Spinning Your Way to More WalleyeBy Steve Ryan - July 1, 2009
Over the last decade, crawler harnesses and spinner rigs have likely won more tournaments for competitive walleye anglers than any other lure or bait system. Yet many casual anglers have still not embraced these rigs. That means catching far fewer walleye throughout the summer months.
Any new fishing technique brings a certain intimidation factor. To get over that you either need to jump in blindly or tap on the experience of someone who has master this approach. Lynn Niklasch, a fishing professional and guide from the Milwaukee, Wisconsin area, has a keen knowledge of all the intricacies of catching walleye on spinner rigs. Such expertise comes from more than twenty years of experience fishing all types of Midwest waters for walleye. From small natural lakes, to river systems, flowages and the Great Lakes, Niklasch has confidence in catching walleye on spinner rigs under any conditions.
The whole spinner rig system can be broken down into a few simple rules that can be applied by anyone. First, the rig itself is simple. It's a leader of 12-15# monofilament line; a blade attached to the line with a clevis; 4-8 beads and 1-3 hooks snelled at the end of the leader. A lively nightcrawler, leech or minnow is added to the hook and a weight attached at the front of the rig to get it to the desired depth. For those just getting starting on spinner rig fishing, pick up several packages of pre-tied rigs like Lindy Little Joe Crawler Harnesses and Hatchet Harnesses. These rigs come with quality components and offer the convenience of being ready to fish straight out of the package.
Niklasch starts using spinner rigs once the water nears fifty degrees and runs them all summer long. Niklasch notes "most anglers get comfortable running stickbaits early in the season and
Niklasch finds that shallow walleye and those suspended over mid-depth structure are the most active. For these reasons, he suggests running spinner rigs high in the water column. "Many anglers need to break the stereotype in their heads that walleye are inactive fish, laying with their bellies on the bottom and unwilling to move more than a few inches to take a bait", notes Niklasch. Walleye are in high gear come June and July. For this reason, do not use too much weigh in front of the crawler harness. Add just enough weight to get the rig down to that mid-depth range or just above any emerging weeds.
Keeping trolling speeds to a modest 1.1-1.7mph. This gives walleye a little more time to see and react to the bait. In addition, walleye will often follow behind spinner rigs for considerable distances prior to taking the bait. Don't make these walleye swim too far before getting their meal.
The whole spinner rig system is most effective when run with multiple in-line planer boards. Multiple boards means more lines can be fished a various distances from the boat. Cover more water and catch more fish - it's a simple concept. However, if you don't have a bunch of planer boards, rod holders and a kicker motor, don't give up on this presentation.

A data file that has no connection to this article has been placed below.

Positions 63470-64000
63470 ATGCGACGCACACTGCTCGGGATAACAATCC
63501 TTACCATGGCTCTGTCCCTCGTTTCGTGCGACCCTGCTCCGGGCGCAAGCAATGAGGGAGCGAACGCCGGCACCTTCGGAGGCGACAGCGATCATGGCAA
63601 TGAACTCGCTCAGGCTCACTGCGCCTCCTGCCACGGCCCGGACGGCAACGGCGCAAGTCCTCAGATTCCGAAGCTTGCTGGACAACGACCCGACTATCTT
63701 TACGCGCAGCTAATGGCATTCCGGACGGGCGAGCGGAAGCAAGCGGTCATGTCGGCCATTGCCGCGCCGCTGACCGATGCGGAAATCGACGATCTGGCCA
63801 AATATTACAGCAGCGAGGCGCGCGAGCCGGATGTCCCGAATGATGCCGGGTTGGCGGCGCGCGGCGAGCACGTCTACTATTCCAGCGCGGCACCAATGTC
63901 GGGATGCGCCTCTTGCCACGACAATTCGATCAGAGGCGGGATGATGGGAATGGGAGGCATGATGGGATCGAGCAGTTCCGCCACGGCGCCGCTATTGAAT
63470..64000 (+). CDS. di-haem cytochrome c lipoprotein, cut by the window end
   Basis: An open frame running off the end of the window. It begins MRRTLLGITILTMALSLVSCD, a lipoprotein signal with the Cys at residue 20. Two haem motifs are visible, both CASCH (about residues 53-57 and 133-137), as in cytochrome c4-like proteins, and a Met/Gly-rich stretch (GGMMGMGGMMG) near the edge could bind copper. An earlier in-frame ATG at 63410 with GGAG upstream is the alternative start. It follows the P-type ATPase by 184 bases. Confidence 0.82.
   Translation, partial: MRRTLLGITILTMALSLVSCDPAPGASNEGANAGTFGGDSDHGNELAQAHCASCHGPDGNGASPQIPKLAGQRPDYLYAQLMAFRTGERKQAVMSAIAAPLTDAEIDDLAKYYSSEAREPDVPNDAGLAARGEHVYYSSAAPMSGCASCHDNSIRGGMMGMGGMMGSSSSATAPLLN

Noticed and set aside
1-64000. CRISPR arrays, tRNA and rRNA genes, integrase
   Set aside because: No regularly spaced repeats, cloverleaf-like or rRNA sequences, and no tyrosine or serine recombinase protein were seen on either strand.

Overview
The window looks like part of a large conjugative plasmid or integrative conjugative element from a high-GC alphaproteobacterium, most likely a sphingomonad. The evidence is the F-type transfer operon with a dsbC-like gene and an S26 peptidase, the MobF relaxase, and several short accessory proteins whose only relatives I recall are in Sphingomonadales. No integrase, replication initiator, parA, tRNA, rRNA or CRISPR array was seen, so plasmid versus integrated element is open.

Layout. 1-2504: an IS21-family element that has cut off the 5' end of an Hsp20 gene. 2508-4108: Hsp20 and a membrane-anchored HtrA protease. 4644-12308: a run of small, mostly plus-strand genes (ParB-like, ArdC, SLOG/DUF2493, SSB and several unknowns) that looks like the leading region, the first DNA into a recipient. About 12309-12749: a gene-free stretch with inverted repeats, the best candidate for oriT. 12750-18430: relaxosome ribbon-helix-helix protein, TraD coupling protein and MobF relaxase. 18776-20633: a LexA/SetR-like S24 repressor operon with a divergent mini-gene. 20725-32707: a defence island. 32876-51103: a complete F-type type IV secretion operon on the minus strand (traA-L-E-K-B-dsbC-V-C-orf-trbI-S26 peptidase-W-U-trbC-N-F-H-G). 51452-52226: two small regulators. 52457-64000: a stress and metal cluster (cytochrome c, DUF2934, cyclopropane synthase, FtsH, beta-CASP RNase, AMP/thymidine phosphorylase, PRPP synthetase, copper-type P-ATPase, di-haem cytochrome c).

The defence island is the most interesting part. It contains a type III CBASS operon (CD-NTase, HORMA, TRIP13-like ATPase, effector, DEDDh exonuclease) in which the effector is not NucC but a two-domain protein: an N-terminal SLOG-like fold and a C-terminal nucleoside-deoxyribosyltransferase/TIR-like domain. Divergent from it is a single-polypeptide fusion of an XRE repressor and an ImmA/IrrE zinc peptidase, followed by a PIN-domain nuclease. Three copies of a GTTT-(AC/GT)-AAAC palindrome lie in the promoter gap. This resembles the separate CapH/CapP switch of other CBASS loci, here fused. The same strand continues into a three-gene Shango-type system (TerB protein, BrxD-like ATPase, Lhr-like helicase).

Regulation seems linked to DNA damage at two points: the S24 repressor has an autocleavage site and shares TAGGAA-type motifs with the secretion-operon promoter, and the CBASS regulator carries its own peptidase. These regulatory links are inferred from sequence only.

Start by investing in two planer boards and two to four rod holders. Get two Off Shore Tackle brand planer boards with tattle flags. These flags will actually tip down when you have a bite or when weeds get stuck on the spinner rig. An absolutely great invention that is simple for beginners to use and understand. With just an electric trolling motor, crawler harnesses can be pulled for several hours while trolling with the wind. Also, with enough wave action, two crawler harnesses can be drifted on long lines without the use of any motor.
Niklasch favors a standard three hook Lindy Little Joe Crawler harness for early season action when walleye short strike more often and will run two hook harnesses when fishing above weeds later in the season. He nose hooks the crawler with the first hook, and then with the crawler fully extended, he inserts the remaining hooks. Always get the biggest and liveliest crawlers you can find. Quality bait stays on the hook better, gives off a better scent and action. For stained water, fish blades with bright colors like firetiger, perch and gold/orange patterns. In clear water, switch to silvers, pinks and blues.
In water as shallow as 6-10 feet of water, one or two spilt shots are all the weight needed to fish spinner rigs at mid-depth. To fish slightly deeper water, add a Lindy No-Snagg sinker to the rig. These No-Snagg sinker pull nicely through all types of cover without snagging up. Sinkers of 1/8-1/2 oz are enough to fish depths of 10-15 feet of water. When running depths of more then 15 feet consider using a bottom bouncer of ¾-3 oz.
As the water temperatures warm, Niklasch runs spinner rigs with slightly larger blades and favors Hatch Harness due to their unique quick spinning blades and two hook design. When water conditions muddy, try using a Shake-E Blade Rig. Since decreased visibility impinges on the flash of traditional spinners, the Shake-E Blade offers greater vibration and an erratic action to attract fish. The Shake-E Blade Rig is also tied with brass beads in conjunction with colored beads. These brass beads create added noise when fishing stained water. All these little advantages mean bigger results at the end of the day.
This summer give crawler harnesses a spin. With just a few varieties of spinner rigs in hand, your walleye catch will go way up. To get a complete lesson on all the nuances of fishing spinner rigs, contact Lynn Niklasch.